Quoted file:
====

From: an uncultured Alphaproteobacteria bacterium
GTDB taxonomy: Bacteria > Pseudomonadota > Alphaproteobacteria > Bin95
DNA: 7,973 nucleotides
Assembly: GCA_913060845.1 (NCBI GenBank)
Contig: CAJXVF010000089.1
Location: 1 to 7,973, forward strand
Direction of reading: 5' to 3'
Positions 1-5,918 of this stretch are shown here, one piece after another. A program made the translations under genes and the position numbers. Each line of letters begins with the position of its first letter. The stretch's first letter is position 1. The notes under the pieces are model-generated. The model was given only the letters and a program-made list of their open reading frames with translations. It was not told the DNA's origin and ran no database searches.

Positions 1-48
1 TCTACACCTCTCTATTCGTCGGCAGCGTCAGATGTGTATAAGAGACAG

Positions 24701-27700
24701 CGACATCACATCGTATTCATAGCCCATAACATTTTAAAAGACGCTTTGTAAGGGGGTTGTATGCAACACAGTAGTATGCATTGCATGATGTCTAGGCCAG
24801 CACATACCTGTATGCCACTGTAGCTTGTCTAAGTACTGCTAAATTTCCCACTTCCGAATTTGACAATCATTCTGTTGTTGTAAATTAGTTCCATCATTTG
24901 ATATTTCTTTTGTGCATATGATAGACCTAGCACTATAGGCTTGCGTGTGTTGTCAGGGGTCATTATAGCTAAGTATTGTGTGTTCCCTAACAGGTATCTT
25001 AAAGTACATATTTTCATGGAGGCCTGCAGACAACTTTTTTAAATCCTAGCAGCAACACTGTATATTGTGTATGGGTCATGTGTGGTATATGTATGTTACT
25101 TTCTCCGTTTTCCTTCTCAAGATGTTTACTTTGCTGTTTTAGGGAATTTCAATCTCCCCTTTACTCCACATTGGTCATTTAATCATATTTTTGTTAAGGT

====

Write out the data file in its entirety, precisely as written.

From: an uncultured Alphaproteobacteria bacterium
GTDB taxonomy: Bacteria > Pseudomonadota > Alphaproteobacteria > Bin95
DNA: 7,973 nucleotides
Assembly: GCA_913060845.1 (NCBI GenBank)
Contig: CAJXVF010000089.1
Location: 1 to 7,973, forward strand
Direction of reading: 5' to 3'
Positions 1-5,918 of this stretch are shown here, one piece after another. A program made the translations under genes and the position numbers. Each line of letters begins with the position of its first letter. The stretch's first letter is position 1. The notes under the pieces are model-generated. The model was given only the letters and a program-made list of their open reading frames with translations. It was not told the DNA's origin and ran no database searches.

Positions 1-48
1 TCTACACCTCTCTATTCGTCGGCAGCGTCAGATGTGTATAAGAGACAG

Positions 24701-27700
24701 CGACATCACATCGTATTCATAGCCCATAACATTTTAAAAGACGCTTTGTAAGGGGGTTGTATGCAACACAGTAGTATGCATTGCATGATGTCTAGGCCAG
24801 CACATACCTGTATGCCACTGTAGCTTGTCTAAGTACTGCTAAATTTCCCACTTCCGAATTTGACAATCATTCTGTTGTTGTAAATTAGTTCCATCATTTG
24901 ATATTTCTTTTGTGCATATGATAGACCTAGCACTATAGGCTTGCGTGTGTTGTCAGGGGTCATTATAGCTAAGTATTGTGTGTTCCCTAACAGGTATCTT
25001 AAAGTACATATTTTCATGGAGGCCTGCAGACAACTTTTTTAAATCCTAGCAGCAACACTGTATATTGTGTATGGGTCATGTGTGGTATATGTATGTTACT
25101 TTCTCCGTTTTCCTTCTCAAGATGTTTACTTTGCTGTTTTAGGGAATTTCAATCTCCCCTTTACTCCACATTGGTCATTTAATCATATTTTTGTTAAGGT